So here’s a bow to Raleigh City Council members for efficiently agreeing to a plan to change some one-way streets to two-way in downtown. Time was, such action would have been forever in the making. But these days, city council members and business leaders recognize the need for green lights on ideas to maintain the momentum on redevelopment.
South and Lenoir streets between Boylan Heights and Shaw University will be converted to two-way, and the same change will be made to Jones and Lane streets, which connect the Oakwood neighborhood to the Legislative Building and Glenwood South.
Said David Diaz of the Downtown Raleigh Alliance: “It’s one of the fundamental things you do in revitalizing a downtown. It’s more conducive to building on both sides of the street and slowing down traffic so that potential customers can look around and see a restaurant, a bar, a hotel or a retail shop.”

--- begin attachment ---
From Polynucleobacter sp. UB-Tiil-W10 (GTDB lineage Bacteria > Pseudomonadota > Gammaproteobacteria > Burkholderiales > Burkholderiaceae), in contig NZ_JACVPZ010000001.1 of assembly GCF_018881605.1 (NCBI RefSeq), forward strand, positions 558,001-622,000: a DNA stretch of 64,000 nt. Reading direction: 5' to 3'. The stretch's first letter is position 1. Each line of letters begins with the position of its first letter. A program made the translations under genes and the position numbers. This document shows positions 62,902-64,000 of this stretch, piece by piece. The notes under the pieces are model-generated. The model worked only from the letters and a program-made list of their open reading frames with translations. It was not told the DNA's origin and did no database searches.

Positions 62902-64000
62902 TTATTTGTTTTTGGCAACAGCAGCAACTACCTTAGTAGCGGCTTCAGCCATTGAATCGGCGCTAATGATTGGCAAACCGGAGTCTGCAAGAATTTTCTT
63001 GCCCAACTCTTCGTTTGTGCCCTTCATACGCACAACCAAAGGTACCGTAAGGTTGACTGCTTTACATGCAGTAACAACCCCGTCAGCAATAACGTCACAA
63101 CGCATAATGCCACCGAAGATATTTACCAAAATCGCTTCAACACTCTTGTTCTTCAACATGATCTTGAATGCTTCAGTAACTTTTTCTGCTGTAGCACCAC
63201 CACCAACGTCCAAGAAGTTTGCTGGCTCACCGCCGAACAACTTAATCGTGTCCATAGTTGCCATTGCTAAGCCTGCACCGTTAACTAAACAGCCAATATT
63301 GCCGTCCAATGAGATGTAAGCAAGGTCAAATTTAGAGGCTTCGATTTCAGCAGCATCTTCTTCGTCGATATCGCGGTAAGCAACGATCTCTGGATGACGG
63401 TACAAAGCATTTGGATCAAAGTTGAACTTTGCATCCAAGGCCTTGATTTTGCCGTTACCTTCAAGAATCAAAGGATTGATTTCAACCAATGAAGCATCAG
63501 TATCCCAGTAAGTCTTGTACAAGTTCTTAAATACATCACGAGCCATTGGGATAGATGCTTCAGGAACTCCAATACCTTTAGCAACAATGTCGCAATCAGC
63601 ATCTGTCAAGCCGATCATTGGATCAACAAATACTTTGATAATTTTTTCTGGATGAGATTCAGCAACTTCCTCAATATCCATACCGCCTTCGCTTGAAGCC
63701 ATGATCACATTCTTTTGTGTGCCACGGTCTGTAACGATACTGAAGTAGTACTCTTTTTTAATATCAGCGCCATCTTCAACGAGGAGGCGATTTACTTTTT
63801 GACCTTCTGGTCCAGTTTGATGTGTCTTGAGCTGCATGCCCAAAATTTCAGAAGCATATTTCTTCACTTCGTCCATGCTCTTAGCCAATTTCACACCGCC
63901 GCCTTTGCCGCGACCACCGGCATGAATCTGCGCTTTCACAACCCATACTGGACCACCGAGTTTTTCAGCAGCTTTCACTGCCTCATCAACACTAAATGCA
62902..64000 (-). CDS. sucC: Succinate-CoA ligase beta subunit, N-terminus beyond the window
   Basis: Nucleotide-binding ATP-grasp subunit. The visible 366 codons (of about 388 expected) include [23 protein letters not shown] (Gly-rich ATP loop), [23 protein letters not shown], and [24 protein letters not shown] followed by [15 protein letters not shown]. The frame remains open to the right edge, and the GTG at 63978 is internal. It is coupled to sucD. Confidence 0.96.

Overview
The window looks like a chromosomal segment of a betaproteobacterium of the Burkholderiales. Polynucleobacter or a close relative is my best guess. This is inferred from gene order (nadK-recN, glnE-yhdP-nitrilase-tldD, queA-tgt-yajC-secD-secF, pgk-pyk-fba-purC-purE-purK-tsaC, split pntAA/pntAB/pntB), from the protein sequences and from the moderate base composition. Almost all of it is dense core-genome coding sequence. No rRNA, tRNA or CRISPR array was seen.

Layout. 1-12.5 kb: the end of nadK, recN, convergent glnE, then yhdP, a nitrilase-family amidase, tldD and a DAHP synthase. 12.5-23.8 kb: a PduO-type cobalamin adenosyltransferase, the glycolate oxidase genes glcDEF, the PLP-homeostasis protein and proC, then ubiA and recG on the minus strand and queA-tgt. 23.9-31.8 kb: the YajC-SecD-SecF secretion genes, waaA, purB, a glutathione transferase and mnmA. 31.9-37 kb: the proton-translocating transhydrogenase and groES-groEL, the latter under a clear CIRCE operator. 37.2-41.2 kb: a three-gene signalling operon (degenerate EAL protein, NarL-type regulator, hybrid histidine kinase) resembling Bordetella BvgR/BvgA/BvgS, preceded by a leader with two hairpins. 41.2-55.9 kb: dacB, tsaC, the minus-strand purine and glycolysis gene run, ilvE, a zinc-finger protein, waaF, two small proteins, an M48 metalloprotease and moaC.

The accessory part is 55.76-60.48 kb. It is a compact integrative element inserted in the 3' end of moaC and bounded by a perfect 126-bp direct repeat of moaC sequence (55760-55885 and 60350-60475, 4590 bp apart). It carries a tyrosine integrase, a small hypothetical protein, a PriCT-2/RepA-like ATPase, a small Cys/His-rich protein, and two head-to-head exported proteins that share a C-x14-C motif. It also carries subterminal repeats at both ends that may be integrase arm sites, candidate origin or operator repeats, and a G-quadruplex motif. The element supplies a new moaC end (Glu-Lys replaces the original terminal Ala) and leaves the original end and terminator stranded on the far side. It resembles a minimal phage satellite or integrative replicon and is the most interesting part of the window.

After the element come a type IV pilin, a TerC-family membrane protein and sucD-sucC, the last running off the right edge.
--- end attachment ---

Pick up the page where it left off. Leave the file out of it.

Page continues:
Yes, happily, the main job of downtown streets is no longer just to get people in and out of the area quickly. Downtown Raleigh today is a place where people live, enjoy leisure activities and visit as a destination. The city’s core continues to expand in terms of the number of residences, both apartments and condos, and foodies can go a month without duplicating their dinner fare.
The pace of change has been breathtaking in some ways. It wasn’t that long ago that the ill-designed Fayetteville Street Mall was a downtown downer. Now it’s a lively artery. There’s more than one way to get things going in central Raleigh.